You are here


Review carried out on 21 January 2020

During an annual regulatory review

We reviewed the information available to us about Manchester Medical on 21 January 2020. We did not find evidence of significant changes to the quality of service being provided since the last inspection. As a result, we decided not to inspect the surgery at this time. We will continue to monitor this information about this service throughout the year and may inspect the surgery when we see evidence of potential changes.

Inspection carried out on 10 January 2017

During a routine inspection

Letter from the Chief Inspector of General Practice

We carried out an announced comprehensive inspection at Manchester Medical Moss Side Health Centre, Monton Street, Moss Side, Manchester, M14 4GP on 10 January 2017. Overall the practice is rated as good.

Our key findings across all the areas we inspected were as follows:

  • There was an open and transparent approach to safety and an effective system in place for reporting and recording significant events.

  • Risks to patients were assessed and well managed.
  • Staff assessed patients’ needs and delivered care in line with current evidence based guidance. Staff had been trained to provide them with the skills, knowledge and experience to deliver effective care and treatment.
  • Patients said they were treated with compassion, dignity and respect and they were involved in their care and decisions about their treatment.
  • Information about services and how to complain was available and easy to understand. Improvements were made to the quality of care as a result of complaints and concerns.
  • Patients said they found it easy to make an appointment with a named GP and there was continuity of care, with urgent appointments available the same day.
  • The practice offered patients consultations via skype. The patients we spoke with told us the service had improved access to consultations and enhanced overall access to a GP.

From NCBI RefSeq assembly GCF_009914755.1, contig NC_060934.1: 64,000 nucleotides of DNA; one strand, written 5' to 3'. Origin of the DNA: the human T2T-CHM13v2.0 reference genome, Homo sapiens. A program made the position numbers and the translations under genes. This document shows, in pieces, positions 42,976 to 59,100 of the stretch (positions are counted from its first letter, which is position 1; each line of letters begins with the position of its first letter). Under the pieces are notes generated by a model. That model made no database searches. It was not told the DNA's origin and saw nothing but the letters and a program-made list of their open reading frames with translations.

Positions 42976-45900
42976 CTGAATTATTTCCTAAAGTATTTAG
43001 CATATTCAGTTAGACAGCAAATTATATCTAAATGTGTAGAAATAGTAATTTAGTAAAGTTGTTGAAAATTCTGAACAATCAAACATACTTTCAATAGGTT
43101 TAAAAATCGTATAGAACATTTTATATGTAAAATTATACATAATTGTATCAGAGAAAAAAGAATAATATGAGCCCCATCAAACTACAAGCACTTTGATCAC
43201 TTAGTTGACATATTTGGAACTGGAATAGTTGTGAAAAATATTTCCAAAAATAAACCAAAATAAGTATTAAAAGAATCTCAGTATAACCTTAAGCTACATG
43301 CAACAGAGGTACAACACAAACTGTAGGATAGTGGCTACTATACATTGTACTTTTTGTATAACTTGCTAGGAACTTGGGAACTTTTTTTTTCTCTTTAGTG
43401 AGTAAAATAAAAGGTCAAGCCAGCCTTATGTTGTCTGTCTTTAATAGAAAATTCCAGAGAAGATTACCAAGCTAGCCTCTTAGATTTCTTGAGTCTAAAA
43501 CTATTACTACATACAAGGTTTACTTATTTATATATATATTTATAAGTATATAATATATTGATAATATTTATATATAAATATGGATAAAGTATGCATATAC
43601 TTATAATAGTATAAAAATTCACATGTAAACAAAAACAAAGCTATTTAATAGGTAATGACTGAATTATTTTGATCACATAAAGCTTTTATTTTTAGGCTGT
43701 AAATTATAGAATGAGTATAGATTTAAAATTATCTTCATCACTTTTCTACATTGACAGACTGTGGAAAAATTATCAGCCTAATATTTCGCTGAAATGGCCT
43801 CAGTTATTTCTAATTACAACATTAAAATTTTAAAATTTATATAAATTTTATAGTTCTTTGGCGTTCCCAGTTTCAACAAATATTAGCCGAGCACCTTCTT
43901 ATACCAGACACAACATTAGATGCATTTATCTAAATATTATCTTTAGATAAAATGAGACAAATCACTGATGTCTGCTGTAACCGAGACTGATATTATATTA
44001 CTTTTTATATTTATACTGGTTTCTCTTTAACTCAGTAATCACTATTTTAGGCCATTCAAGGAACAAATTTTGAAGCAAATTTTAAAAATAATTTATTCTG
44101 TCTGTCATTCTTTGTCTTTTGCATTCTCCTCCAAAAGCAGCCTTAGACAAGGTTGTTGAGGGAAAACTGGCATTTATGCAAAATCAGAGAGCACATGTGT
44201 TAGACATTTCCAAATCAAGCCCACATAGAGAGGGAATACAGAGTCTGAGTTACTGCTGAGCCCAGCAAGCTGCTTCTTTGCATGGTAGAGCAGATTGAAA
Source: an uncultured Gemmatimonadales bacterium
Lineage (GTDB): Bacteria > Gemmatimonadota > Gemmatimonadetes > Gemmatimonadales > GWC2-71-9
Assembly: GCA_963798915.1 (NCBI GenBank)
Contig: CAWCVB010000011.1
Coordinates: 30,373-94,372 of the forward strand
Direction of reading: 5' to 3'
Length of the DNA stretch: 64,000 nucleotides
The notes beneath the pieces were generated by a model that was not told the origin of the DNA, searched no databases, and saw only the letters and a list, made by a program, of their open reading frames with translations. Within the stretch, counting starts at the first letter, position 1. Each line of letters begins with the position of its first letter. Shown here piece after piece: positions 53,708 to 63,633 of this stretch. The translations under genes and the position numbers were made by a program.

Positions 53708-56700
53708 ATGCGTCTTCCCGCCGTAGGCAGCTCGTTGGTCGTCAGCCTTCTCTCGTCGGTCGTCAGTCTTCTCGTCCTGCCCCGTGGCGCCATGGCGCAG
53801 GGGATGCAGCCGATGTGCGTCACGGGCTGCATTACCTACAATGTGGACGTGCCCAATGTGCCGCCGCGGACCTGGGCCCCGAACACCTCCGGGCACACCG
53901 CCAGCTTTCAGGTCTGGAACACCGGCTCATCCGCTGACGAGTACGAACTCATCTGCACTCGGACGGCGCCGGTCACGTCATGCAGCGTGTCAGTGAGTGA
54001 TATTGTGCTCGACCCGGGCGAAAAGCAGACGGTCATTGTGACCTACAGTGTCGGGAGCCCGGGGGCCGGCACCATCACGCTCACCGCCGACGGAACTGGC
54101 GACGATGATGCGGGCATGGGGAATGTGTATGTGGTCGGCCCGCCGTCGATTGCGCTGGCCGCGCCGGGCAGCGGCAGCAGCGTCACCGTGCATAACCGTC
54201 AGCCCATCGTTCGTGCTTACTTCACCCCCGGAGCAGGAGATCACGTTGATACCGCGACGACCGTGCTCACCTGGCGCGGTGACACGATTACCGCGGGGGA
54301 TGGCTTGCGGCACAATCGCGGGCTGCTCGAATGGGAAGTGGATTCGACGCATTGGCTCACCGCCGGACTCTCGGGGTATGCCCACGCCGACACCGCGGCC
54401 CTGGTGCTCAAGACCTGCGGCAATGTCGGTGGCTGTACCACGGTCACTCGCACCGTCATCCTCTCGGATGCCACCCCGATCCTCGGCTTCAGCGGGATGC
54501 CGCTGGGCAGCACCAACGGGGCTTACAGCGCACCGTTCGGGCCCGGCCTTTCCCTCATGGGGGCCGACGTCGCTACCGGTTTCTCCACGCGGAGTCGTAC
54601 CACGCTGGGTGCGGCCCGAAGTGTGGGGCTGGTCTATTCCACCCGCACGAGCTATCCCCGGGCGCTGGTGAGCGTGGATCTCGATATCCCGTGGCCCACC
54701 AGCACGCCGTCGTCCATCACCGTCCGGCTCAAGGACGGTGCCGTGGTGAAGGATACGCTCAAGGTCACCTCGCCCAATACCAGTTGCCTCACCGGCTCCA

• The practice held a face to face GP led triage service every morning Monday to Friday. This was evaluated highly by patients and we were told all patients attending this service would be seen. Patients told us the GPs responded compassionately when they needed help and provided support when required.

  • The practice had good facilities and was well equipped to treat patients and meet their needs.
  • There was a clear leadership structure and staff felt supported by management. The practice proactively sought feedback from staff and patients, which it acted on.
  • The provider was aware of and complied with the requirements of the duty of candour.

We saw areas of outstanding practice:

The practice team was forward thinking and part of local and national pilot schemes to improve outcomes for patients. For example:

  • The practice offered patients consultations via skype. The patients we spoke with told us the service had improved access to consultations and enhanced overall access to a GP.

  • The practice held a dedicated clinic held each Thursday afternoon for young people leaving care.

  • One of the GPs was a former clinical commissioning lead and was instrumental in developing locally commissioned services. For example: the introduction of community intravenous therapy service. This service enabled patients who required intravenous (IV) antibiotics to be treated in the community rather than in hospital. This pilot scheme had been successful and was subsequently commissioned across the CCG area.

  • Another GP was Deputy Clinical Director for Central Manchester CCG.

  • Medication reviews were conducted six weeks before the month of Ramadan for those patients with diabetes who identify as Muslims, to ensure safety during fasting. Some Muslim diabetic patients did not wish to have blood tests during Ramadan and diabetic reviews were arranged outside of this month.

The areas where the provider should make improvement are:

  • Retain interview notes within staff recruitment files.

  • Improve the recording of significant events to demonstrate actions and learning to be able to identify trends more easily.

  • Continue to identify and support those young patients who were also carers.

Professor Steve Field (CBE FRCP FFPH FRCGP) 

Chief Inspector of General Practice